2017 Award Winners
25/09/2018

1998 will always be a year that Alfred Galodikwe, a small-scale maize farmer in the Taung area of the Northern Cape remembers. This is the year when South African Breweries (SAB), the leading brewer in South Africa, launched a barley and maize project with small-scale farmers in the area. Having inherited 1,7 hectares from his father, Alfred’s love for farming stems from what he learnt from the land. Despite this love for farming, farmers in the area face many challenges and hard work cannot always resolve a shortage of water, lack of equipment and the cost of inputs.

SAB, which prides itself in positively influencing society by building strong local businesses that contribute to the local economy, procures inputs on a large scale and supplies finance for production inputs for both barley and maize to the farmers. This allows farmers to avoid sourcing small amounts of inputs individually. Once the contracted barley and maize has been sold to SAB, farmers are able to repay incurred input costs from their crop’s gross income. SAB provides both input cost finance and a fixed, but market related price contract to the producers participating in the project.

Kynoch, with a strong presence in the Northern Cape, was delighted when it got the opportunity to become one of the projects key inputs suppliers. Kynoch supplies liquid fertilizer to the project and is also intensely involved in the application of top dressing by managing flow meters, pivots and so forth. Ben Wolhuter, the Kynoch agent involved in this project, manages the entire operation from his depot. The liquid fertilizer is supplied from the Kynoch’s Kimberley and Endicott plants.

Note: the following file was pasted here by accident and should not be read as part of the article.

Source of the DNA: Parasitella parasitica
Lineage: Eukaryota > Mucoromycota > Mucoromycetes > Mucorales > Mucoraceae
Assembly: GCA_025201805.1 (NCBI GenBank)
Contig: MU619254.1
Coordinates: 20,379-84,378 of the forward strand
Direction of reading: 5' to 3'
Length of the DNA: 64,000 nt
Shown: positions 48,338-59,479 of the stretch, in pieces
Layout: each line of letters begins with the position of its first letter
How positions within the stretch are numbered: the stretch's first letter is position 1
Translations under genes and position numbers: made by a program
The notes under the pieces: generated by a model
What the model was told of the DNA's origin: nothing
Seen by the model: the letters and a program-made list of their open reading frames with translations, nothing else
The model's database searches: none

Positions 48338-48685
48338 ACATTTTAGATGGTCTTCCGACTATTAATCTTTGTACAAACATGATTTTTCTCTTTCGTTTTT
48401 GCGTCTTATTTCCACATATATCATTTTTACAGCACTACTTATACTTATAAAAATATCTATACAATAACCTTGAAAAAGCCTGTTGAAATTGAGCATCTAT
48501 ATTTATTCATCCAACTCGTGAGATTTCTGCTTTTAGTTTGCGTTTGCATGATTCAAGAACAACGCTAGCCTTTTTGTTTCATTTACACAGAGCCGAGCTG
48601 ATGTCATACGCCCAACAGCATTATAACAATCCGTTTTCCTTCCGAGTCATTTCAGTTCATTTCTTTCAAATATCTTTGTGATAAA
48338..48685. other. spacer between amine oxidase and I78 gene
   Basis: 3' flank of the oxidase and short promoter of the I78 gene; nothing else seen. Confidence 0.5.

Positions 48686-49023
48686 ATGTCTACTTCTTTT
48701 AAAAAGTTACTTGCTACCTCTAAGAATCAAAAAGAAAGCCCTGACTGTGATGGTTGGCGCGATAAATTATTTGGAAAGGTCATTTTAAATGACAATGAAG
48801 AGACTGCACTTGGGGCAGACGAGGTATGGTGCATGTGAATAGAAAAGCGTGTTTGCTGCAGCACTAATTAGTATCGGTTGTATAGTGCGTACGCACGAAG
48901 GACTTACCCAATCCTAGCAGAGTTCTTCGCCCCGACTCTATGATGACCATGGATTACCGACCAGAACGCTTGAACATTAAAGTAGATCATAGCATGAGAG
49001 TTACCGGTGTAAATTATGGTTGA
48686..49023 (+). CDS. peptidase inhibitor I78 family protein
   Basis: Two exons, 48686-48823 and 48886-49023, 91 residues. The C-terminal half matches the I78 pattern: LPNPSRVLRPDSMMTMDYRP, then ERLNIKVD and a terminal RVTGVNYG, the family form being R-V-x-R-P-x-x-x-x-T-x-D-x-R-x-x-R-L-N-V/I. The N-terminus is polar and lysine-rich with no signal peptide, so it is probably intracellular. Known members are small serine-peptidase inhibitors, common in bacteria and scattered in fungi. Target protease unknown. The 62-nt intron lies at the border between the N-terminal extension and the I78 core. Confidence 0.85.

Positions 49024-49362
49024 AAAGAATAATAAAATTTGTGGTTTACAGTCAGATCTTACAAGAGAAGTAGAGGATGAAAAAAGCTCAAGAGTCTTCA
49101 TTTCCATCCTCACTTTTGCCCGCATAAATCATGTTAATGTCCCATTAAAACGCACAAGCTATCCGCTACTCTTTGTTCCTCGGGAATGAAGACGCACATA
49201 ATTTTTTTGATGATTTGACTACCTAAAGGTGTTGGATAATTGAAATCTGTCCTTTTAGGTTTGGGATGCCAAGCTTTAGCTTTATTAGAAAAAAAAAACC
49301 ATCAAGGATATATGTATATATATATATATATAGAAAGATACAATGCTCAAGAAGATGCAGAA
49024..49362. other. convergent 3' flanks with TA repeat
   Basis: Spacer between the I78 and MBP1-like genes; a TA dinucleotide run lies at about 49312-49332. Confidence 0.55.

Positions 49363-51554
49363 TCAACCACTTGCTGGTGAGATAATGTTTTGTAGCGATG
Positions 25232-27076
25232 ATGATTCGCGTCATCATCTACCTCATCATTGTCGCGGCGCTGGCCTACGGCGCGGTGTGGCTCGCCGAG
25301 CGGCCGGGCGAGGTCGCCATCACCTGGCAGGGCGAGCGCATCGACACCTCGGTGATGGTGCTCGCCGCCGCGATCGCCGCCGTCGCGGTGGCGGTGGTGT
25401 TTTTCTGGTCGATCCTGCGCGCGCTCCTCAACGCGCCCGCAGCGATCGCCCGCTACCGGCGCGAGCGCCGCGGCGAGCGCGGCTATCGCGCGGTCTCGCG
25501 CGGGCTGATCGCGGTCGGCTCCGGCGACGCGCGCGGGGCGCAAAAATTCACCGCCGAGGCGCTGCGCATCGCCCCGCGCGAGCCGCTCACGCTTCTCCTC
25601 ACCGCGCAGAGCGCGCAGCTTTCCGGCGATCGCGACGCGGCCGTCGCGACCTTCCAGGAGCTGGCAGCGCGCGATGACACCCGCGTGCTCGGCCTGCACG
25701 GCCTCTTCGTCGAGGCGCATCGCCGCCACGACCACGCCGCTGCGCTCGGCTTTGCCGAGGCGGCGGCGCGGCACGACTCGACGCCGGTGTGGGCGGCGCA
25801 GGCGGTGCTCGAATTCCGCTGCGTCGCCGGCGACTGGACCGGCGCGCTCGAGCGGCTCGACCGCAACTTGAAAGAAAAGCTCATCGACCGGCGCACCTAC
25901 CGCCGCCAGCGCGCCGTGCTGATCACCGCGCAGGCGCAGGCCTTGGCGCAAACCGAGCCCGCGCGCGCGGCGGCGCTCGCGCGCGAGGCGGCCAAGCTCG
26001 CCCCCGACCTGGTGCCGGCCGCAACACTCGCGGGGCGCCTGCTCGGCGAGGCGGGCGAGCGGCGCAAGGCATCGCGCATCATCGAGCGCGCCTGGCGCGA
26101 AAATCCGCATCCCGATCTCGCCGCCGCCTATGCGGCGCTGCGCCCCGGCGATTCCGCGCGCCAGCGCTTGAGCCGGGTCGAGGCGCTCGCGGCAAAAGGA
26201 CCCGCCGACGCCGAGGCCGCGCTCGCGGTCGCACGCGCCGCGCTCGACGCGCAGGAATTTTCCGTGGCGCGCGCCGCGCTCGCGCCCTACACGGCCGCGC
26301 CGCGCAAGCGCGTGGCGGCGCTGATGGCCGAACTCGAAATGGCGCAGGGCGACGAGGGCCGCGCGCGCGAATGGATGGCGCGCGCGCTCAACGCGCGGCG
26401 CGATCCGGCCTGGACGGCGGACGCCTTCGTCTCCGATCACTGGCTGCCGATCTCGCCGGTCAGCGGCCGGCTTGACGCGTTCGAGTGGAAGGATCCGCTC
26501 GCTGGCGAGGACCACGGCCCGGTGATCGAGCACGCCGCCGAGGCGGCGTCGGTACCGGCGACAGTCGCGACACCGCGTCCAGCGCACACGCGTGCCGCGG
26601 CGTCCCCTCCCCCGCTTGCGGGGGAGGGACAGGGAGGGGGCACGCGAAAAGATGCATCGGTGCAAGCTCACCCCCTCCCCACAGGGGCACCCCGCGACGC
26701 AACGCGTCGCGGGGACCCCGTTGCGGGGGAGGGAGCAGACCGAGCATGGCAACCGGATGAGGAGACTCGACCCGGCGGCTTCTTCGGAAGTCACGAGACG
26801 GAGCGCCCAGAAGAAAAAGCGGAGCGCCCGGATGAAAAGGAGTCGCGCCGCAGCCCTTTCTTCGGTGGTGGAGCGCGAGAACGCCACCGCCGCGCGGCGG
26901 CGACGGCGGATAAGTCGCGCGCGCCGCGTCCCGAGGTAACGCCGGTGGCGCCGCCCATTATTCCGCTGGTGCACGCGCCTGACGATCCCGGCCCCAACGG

The project was born in 1991 when barley trials were started and in 1994, the first experimental projects were planted on a producer’s farm. Results were very encouraging over the next four years and the project was officially launched in 1998, with 55 producers cultivating 556 hectares of malting barley. In the past 20 years since 1994, the project has grown to an average of 150 small-scale farmers producing barley on 1,500 hectares of land. On top of this since 2004, GMO (genetically modified organism) free maize production was also introduced as the summer crop production alternative.

Burrie Erasmus is SAB’s Agriculturalist on this project where he has been involved since 1991. Burrie explains that each farmer’s land consists of a 40 hectare pivot irrigation unit, where four farmers are given a 10 hectare grid. The barley and GMO free maize is used for SAB’s beer brewing process.

“We are very happy with SAB”, says Alfred. His 1,7 hectare piece of land was expanded to 10 hectares and now the farm not only produces barley, but also maize. The farm now yields 10 – 12 tons/hectare of maize and 6 – 8 tons/hectare of barley. “The improved production has enriched our lives”, says Alfred proudly.

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